Drew Whiting, who produces 1,500 acres near Tichnor, Ark., said this year’s rice crop “was OK. We planted really early and that kind of helped us with some of the heat issues. The hybrids all held up pretty good, but the varietal rice has been dropping off. Our medium grain rice turned our pretty good.”

Brandon Cruax, farm manager for Dunklin Farms, Dumas Ark., says the farm’s 1,100 acres of rice, “was kind of mediocre. We started off doing really well on our early-planted rice. When we got into our later-planted rice, and yields started going all over the board, anywhere from130 bushels to 200 bushels.

“Our milling yields really got us too. There were three fields that were planted on the same day, all treated the same, but the yields and milling were all over the place. It was probably a combination of the heat and the panicle blight.”

Cruax said the farm will likely stick with the same rice acreage for 2012.

According to USDA’s most recent outlook, average rice yield for the 2011 crop is estimated at 7,167 pounds per acre, the second highest on record.

Average yields by state are unchanged from last month’s USDA estimate.  Arkansas yields are projected at 6,850 pounds per acre, California, 8,400 pounds, Louisiana, 6,400 pounds, Mississippi, 7,100 pounds, Missouri, 7,200 pounds and Texas, 7,000 pounds.

Although U.S. rice yields are estimated higher than a year ago, production is off significantly from 2010 due to reductions in harvested acres in every rice-producing state except California. Arkansas rice acreage is down 630,000 acres from 2010, Louisiana, 115,000 acres, Mississippi, 120,000 acres, Missouri, 123,000 acres and Texas, 8,000 acres. California rice acreage increased by 35,000 acres over 2010.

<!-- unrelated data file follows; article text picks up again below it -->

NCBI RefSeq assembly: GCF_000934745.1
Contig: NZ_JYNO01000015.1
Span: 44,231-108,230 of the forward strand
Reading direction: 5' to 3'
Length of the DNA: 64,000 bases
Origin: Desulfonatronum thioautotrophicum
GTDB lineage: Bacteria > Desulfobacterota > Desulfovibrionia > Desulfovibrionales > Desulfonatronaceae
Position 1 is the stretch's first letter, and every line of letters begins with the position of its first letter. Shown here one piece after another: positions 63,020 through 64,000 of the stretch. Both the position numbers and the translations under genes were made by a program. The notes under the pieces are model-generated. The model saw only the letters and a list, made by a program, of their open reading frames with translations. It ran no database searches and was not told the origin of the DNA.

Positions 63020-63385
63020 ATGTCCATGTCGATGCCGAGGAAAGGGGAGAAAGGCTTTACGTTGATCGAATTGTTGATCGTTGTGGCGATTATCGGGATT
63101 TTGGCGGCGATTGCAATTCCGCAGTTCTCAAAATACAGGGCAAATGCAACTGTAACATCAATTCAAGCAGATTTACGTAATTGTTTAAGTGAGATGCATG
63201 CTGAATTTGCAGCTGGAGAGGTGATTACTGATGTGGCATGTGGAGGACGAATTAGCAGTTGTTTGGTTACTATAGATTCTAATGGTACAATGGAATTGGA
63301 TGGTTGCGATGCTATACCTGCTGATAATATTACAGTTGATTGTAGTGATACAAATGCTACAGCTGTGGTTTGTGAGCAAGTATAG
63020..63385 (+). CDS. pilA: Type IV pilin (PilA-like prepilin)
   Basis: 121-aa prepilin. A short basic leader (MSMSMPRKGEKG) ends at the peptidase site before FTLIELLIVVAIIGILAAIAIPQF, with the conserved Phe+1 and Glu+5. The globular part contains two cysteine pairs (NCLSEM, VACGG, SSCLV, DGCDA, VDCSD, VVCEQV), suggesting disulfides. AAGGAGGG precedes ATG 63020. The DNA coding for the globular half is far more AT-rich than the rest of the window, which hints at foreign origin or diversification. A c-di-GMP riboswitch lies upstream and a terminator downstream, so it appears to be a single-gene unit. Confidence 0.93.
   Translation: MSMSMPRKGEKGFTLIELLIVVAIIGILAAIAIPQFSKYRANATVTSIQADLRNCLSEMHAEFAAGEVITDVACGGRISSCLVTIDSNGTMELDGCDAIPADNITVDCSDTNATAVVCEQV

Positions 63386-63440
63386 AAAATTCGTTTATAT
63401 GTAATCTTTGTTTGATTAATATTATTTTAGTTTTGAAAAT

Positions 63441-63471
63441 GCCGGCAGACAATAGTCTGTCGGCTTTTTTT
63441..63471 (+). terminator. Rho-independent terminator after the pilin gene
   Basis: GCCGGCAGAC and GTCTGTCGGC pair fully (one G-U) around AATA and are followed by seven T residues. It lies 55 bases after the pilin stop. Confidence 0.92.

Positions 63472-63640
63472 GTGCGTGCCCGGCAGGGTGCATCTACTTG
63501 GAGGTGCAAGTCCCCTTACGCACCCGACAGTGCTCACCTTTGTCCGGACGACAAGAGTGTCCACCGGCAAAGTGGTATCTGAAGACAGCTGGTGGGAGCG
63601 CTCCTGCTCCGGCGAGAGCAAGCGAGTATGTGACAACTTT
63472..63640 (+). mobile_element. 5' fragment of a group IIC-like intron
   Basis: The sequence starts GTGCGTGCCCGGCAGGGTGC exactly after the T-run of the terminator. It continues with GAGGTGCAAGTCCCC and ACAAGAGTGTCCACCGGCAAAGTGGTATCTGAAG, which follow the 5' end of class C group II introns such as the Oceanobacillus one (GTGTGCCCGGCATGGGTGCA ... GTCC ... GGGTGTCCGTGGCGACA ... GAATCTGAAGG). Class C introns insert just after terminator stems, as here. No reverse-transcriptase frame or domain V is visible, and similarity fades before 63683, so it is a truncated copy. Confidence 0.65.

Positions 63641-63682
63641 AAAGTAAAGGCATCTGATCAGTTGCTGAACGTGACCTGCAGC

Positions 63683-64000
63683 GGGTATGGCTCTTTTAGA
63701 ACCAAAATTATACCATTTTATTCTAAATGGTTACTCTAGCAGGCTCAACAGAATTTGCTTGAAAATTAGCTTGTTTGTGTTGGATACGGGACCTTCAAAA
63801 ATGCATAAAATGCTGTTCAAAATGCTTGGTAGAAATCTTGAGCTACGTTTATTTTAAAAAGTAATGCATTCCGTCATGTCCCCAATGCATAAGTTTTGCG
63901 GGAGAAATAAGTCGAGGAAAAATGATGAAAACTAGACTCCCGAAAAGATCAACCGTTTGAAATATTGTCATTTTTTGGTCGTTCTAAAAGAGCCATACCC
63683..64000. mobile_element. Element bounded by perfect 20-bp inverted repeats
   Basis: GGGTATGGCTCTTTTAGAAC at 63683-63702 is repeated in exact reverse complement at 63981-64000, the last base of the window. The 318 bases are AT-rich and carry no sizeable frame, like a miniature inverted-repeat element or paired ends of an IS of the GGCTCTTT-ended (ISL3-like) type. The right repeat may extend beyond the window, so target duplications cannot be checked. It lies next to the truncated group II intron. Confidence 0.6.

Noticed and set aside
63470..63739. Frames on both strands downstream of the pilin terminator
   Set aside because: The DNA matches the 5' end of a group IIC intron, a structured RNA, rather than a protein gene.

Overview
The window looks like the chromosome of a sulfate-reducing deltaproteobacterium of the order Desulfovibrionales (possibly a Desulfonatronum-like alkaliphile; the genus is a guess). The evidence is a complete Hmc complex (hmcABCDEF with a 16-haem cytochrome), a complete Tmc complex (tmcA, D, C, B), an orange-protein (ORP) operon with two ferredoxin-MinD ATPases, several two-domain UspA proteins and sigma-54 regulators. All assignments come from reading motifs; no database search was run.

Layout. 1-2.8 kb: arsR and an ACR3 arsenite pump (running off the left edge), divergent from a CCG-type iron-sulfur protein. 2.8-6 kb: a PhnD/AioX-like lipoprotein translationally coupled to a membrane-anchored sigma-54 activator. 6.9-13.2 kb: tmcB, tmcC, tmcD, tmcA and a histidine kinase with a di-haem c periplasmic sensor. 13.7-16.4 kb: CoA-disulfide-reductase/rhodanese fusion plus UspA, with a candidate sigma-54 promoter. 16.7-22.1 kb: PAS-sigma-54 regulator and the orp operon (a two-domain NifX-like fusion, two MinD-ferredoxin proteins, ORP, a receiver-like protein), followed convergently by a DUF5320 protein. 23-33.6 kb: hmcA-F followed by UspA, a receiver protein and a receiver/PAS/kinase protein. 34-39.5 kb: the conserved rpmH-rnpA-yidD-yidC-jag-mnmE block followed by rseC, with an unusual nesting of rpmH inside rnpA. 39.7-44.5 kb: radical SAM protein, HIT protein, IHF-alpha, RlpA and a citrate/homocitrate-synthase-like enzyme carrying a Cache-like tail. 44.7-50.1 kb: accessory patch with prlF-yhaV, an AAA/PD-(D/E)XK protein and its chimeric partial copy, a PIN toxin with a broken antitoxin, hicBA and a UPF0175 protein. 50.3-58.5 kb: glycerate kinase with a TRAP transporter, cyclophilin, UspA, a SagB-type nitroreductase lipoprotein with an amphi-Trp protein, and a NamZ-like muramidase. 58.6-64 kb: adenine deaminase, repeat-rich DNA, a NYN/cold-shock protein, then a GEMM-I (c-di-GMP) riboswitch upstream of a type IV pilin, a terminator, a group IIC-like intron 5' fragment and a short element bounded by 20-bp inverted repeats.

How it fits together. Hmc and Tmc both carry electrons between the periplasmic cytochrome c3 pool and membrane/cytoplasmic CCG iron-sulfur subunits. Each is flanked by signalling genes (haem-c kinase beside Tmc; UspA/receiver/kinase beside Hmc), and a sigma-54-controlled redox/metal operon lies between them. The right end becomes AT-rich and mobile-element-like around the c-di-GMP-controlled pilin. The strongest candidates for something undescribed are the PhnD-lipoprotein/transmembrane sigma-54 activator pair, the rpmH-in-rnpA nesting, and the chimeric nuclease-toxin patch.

With U.S. rice acres decreasing by nearly 1 million acres from 2010, total production dropped from 243 million hundredweight to 188 million hundredweight, according to USDA. Long-grain production is estimated at 117.5 million hundredweight, while combined medium- and short-grain rice is estimated at 70.6 million hundredweight.

USDA projected the 2011-12, long-grain, season-average farm price range at $13.50 to $14.50 per hundredweight, which was unchanged from the previous month. The combined medium- and short-grain farm price range is projected at $15.50 to $16.50 per hundredweight, unchanged from a month ago. The all rice season-average farm price is forecast at $14 to $15 per hundredweight, unchanged from last month.

U.S. rice ending stocks are estimated at 37.5 million hundredweight. Global rice production is projected at a record 460.8 million tons. 

About the Author(s)

Elton Robinson 1

Editor, Delta Farm Press

Elton joined Delta Farm Press in March 1993, and was named editor of the publication in July 1997. He writes about agriculture-related issues for cotton, corn, soybean, rice and wheat producers in west Tennessee, Arkansas, Mississippi, Louisiana and southeast Missouri. Elton worked as editor of a weekly community newspaper and wrote for a monthly cotton magazine prior to Delta Farm Press. Elton and his wife, Stephony, live in Atoka, Tenn., 30 miles north of Memphis. They have three grown sons, Ryan Robinson, Nick Gatlin and Will Gatlin.